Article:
Six Things You Can Do Right Now to Boost Your Board’s Performance
Presented by Rob Acton, principal and founder, Cause Strategy Partners and BoardLead at the 2017 BoardSource Leadership Forum
Rob Acton began his standing-room only session by asking why so many boards underperform. The answer: Low expectations, wrong expectations, lack of opportunity to engage, and tolerance for underperformance.
What can we do about it? Make better use of board meetings. Treat board members as individuals, not just “the board.” Reshape board culture. How can we do this?
- Reimagine the board meeting agenda. Begin by making generative and strategic questions the backbone of the agenda. Taking cues from Governance as Leadership, Rob explained that generative questions allow for deeper thinking on important organizational topics; often focus on issues related to vision, mission, or values; explore the “why,” not the “how”; often do not involve decision making; and should come first on the agenda. Strategic questions lead to discussions and board planning around one of the board’s central board responsibilities — shaping effective strategy for the future; focus on programmatic action, priority setting, and internal/external scans. They are related to developing, modifying, or monitoring the strategic plan and often require decision making. See Rob’s session slides (below) for his favorite generative questions. Rob also suggests facilitating participation at every stage of the meeting by including go-around activities, stop reading the CEO report, remaking committee reports, and assigning stakeholder roles and a contrarian.
- Develop a board dashboard. No matter the version — quick and easy or longer and more complex — a dashboard provides the board with a visual overview of an organization’s status and overall direction based on pre-selected measures of performance and mission effectiveness. With a dashboard, board members can readily spot changes and trends in performance and focus their attention on what matters most.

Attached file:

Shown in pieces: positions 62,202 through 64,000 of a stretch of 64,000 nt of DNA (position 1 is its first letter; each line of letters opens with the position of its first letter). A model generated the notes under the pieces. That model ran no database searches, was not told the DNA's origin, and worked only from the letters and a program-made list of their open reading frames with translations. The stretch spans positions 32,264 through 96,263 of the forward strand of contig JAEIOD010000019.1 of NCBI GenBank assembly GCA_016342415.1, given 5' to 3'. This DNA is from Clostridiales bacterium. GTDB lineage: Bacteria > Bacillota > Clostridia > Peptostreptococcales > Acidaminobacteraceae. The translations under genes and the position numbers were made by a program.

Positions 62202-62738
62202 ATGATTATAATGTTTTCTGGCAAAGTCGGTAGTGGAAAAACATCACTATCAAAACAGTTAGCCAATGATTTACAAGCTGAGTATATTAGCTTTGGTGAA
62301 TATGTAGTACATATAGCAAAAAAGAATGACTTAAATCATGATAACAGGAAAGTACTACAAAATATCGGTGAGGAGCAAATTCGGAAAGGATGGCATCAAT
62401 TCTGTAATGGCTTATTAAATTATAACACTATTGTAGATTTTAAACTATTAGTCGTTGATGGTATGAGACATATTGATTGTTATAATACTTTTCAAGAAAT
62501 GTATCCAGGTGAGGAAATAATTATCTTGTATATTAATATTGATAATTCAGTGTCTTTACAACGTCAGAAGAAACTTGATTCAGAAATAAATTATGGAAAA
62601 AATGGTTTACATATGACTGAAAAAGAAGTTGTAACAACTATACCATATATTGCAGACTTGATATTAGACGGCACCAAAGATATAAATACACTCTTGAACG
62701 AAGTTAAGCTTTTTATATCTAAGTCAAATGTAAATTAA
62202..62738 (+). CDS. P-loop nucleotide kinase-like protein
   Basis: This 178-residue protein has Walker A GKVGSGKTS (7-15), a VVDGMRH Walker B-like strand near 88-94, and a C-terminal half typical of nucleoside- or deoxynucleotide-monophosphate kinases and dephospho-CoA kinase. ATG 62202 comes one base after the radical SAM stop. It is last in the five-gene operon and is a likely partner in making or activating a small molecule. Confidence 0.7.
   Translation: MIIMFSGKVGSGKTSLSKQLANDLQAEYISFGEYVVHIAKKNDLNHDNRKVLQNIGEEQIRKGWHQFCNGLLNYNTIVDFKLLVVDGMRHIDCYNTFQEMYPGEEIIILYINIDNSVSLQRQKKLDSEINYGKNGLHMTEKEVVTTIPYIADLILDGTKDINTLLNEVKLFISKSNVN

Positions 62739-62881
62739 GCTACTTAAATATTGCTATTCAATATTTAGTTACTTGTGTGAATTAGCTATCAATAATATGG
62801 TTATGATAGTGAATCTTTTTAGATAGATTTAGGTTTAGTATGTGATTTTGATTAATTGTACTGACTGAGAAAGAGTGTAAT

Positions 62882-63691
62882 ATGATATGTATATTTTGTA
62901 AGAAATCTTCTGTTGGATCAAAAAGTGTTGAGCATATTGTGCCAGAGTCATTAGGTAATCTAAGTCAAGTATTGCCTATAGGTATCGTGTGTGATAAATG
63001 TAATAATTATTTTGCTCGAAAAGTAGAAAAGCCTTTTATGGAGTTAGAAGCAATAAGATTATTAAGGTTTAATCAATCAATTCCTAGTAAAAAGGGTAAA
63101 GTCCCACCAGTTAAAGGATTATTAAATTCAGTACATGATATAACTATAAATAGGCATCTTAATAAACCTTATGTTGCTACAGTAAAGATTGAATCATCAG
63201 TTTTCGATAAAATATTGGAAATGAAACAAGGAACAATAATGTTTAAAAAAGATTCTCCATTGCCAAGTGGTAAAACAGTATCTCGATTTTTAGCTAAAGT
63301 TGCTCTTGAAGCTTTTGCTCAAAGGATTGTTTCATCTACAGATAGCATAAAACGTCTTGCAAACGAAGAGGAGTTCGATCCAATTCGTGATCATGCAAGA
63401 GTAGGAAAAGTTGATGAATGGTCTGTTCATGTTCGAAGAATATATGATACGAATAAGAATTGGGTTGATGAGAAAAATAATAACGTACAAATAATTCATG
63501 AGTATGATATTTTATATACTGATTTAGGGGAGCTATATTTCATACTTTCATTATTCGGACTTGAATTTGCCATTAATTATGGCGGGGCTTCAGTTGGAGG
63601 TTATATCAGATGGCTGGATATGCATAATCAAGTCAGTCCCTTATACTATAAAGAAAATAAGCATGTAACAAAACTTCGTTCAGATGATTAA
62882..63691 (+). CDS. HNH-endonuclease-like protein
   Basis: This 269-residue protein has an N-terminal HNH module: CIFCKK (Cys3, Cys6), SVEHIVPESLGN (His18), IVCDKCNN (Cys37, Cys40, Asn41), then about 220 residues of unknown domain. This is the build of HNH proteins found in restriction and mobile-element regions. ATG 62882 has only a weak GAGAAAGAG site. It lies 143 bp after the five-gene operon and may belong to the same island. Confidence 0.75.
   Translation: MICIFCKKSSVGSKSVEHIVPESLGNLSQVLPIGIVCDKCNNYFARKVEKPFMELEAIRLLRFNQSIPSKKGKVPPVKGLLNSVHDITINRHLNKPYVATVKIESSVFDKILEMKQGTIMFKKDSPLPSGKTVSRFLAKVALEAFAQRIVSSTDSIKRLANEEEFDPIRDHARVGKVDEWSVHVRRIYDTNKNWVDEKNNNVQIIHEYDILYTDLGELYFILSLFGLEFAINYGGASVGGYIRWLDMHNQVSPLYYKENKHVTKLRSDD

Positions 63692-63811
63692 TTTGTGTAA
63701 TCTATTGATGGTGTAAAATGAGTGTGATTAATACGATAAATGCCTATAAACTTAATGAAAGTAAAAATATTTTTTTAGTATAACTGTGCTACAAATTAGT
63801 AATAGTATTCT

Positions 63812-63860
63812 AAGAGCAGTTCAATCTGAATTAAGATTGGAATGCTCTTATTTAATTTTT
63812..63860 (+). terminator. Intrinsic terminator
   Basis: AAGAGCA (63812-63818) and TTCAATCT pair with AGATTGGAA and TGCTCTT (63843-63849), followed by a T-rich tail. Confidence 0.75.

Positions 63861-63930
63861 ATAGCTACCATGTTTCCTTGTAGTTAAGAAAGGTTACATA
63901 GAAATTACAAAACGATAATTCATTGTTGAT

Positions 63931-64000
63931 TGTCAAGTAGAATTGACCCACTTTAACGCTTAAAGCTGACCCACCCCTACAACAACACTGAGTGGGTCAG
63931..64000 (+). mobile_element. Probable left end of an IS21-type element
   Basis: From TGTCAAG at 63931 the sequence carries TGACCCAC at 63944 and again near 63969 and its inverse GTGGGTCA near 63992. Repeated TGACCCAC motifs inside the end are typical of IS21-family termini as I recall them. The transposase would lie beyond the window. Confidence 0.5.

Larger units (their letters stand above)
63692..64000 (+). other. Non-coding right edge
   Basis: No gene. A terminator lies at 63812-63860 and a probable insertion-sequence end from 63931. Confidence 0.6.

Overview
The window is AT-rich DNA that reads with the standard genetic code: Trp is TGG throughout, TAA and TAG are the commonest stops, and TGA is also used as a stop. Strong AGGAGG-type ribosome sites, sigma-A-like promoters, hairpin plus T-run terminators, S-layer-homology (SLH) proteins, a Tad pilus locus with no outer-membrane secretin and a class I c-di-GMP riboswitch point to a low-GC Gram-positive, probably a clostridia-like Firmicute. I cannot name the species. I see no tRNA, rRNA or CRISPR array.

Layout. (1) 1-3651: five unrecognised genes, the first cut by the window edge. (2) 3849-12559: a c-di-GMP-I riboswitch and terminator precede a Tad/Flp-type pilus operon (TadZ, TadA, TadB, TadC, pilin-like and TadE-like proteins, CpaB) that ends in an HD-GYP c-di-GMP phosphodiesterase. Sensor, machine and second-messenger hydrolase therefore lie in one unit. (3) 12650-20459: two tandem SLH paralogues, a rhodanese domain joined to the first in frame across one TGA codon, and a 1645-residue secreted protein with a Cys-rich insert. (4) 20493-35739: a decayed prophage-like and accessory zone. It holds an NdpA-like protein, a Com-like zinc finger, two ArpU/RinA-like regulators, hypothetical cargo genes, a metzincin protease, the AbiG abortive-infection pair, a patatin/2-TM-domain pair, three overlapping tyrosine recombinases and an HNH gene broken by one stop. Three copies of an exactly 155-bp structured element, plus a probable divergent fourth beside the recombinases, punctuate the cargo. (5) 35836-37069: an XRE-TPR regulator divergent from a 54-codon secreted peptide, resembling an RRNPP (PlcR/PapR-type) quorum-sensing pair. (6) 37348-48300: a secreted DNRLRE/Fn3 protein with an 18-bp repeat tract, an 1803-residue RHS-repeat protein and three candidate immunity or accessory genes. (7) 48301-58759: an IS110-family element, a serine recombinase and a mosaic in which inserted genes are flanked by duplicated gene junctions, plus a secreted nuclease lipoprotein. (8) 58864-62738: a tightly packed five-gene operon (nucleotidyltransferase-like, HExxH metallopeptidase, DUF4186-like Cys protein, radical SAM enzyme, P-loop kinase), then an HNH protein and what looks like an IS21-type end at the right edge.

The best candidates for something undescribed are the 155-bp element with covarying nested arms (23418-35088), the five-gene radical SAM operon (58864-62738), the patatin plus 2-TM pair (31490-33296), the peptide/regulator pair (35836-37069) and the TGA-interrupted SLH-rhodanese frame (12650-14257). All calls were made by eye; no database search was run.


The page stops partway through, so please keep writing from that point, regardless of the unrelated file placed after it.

- Hit your board members’ sweet spot. Are you playing to each of your board member’s unique strengths? Identify and explore these strengths during the vetting process, by using CliftonStrengths Finder, or At My Best Strengths cards. Rob also suggested giving board members an opportunity to use their strengths through committees and task forces and making big asks of them. Leaders are drawn to challenges.
- Amp up your board communications. Celebrate your members’ accomplishments by having the board chair start every board meeting by recognizing each and every member who has stepped up. And share stories of mission impact (“mission moments”), so your board members are armed with the information they need to be effective ambassadors for the organization.
- Tap into the four dimensions of health. Healthy individuals are emotionally connected, mentally focused, physically energized, and spiritually aligned. Rob recommends providing your board members with opportunities to develop authentic relationships through social events; to engage the intellect and wisdom of your board members by asking them big questions and ensuring board diversity; by occasionally getting board members out of their seats and the boardroom through retreats, program attendance, and, if possible, by taking walks through the neighborhoods served by your organization; and keep board members close to the “Why are we here?” question.
- Get started right now!